Radius was acquired by online lender LendingClub in 2016 to give the market leader access to cheaper funding sources (i.e., deposits).

In addition to the myriad of partnerships being struck, some large non-financial companies are even creating fintech offerings of their own.

Much like the fintech companies discussed above, Google is partnering with a large collection of traditional banks to offer digital banking services to Google Pay customers in the U.S.

In addition, Amazon has teamed up with Goldman Sachs’ commercial banking brand Marcus to offer revolving credit lines to Amazon merchants.

11. Open Banking Increases Transparency and Cooperation

One of the most exciting new developments in the fintech world is Open Banking.

Searches for "Open Banking" are up 511% in five years.

Open banking technology allows developers to build APIs on top of financial infrastructure, which enables data to be aggregated across financial institutions and accounts.

Overall, the open banking market is expected to increase to $43.15 billion by 2026.

And constituents seem to be getting more comfortable with the concept.

A report found that there is some form of open banking infrastructure already in 87% of countries around the world.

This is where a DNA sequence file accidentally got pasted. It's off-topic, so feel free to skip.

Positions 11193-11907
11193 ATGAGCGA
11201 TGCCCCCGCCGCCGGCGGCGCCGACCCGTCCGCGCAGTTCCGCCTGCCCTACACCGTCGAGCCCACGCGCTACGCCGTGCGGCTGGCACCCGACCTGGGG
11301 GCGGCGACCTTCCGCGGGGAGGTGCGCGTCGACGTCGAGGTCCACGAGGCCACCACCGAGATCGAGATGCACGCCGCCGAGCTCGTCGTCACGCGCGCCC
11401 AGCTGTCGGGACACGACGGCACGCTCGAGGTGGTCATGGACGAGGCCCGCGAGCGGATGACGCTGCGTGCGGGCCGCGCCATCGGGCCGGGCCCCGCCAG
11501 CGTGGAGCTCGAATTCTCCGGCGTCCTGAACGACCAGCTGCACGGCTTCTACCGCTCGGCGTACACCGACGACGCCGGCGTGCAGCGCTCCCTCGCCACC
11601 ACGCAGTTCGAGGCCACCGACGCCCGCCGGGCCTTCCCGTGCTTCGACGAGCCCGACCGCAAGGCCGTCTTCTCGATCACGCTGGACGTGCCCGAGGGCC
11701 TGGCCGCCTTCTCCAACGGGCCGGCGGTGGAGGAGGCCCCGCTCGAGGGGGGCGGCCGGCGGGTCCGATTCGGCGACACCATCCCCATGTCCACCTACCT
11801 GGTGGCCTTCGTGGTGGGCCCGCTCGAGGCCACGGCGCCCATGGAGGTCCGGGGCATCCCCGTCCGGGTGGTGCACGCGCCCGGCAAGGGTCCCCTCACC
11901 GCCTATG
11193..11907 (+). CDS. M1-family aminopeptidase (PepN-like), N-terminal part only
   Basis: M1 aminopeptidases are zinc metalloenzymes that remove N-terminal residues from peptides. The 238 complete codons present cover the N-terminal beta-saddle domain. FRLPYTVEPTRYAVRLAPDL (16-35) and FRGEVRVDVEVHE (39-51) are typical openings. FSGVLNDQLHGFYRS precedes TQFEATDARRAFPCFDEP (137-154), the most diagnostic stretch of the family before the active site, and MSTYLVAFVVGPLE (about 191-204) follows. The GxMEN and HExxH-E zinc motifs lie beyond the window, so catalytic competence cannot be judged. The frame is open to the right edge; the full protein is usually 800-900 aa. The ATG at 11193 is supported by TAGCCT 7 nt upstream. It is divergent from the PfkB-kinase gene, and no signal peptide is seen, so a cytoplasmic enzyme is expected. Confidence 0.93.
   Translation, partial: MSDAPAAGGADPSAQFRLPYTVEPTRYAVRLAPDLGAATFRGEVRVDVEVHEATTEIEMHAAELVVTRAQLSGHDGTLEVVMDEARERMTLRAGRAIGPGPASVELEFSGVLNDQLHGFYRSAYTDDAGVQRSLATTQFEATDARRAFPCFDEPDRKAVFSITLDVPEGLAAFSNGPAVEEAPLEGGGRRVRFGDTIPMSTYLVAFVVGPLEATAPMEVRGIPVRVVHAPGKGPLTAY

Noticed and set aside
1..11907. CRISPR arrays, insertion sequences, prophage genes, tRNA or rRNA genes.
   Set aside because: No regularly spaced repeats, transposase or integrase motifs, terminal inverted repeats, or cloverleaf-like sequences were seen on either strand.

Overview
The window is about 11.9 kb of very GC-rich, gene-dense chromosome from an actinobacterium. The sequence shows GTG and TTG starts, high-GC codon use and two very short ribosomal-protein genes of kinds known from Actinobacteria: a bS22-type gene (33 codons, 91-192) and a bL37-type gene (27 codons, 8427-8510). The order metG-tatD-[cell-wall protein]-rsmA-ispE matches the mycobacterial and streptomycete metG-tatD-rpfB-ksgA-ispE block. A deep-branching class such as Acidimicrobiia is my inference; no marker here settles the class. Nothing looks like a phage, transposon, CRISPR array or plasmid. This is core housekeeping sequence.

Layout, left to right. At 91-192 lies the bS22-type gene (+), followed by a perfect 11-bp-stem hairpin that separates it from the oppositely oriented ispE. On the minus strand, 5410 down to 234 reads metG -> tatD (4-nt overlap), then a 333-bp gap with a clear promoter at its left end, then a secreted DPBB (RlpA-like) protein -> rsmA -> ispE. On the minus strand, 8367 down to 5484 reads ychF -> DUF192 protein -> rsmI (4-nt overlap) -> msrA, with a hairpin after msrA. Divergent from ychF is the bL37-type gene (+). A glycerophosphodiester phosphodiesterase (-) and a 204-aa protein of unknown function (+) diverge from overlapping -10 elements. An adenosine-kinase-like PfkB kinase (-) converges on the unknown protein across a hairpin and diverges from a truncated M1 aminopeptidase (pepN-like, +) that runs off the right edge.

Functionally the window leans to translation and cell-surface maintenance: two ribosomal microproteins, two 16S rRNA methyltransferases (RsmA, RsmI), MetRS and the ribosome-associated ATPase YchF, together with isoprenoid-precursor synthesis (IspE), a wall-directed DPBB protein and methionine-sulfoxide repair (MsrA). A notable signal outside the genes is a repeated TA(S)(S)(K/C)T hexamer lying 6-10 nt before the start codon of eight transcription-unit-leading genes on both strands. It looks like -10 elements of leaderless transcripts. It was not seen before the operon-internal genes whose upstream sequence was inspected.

This growth is obviously being spurred on by financial innovations.

But an unlikely driver of innovation has been the fostering of open banking ecosystems by programs like the Open Banking Implementation Entity.

The OBIE was launched to help modernize the banking in the UK.

Created by the United Kingdom’s Competition and Markets Authority, this program has been essential to the adoption of open banking technology in the U.K.

Since the launch of the program in 2018, more than 2.5 million businesses and consumers have begun using open banking products, API call volumes have risen to 6 billion from 66.8 million, and 300 fintechs have joined the ecosystem.

One of the more successful fintech companies taking advantage of this program is the U.K.-based Starling Bank.

The innovative digital bank created its own set of open banking APIs that it has deployed to create a digital banking marketplace on its app.

In this marketplace, traditional banking partners join to use Starling’s data to enhance their products.

And Starling Bank customers join so they can access a variety of financial accounts in one place.

For example, administrative task automation company FreeAgent went live on Starling’s marketplace in 2019.

This collaboration allows Starling Bank business customers to consolidate administrative expenses all in one place, saving time and money.

In Europe, the EU’s Second Directive on Payment Services (PSD2) requires banks to implement fintech API and open banking best practices.

Open banking adoption has been slower to catch on in the U.S.

Banks are not required to share data.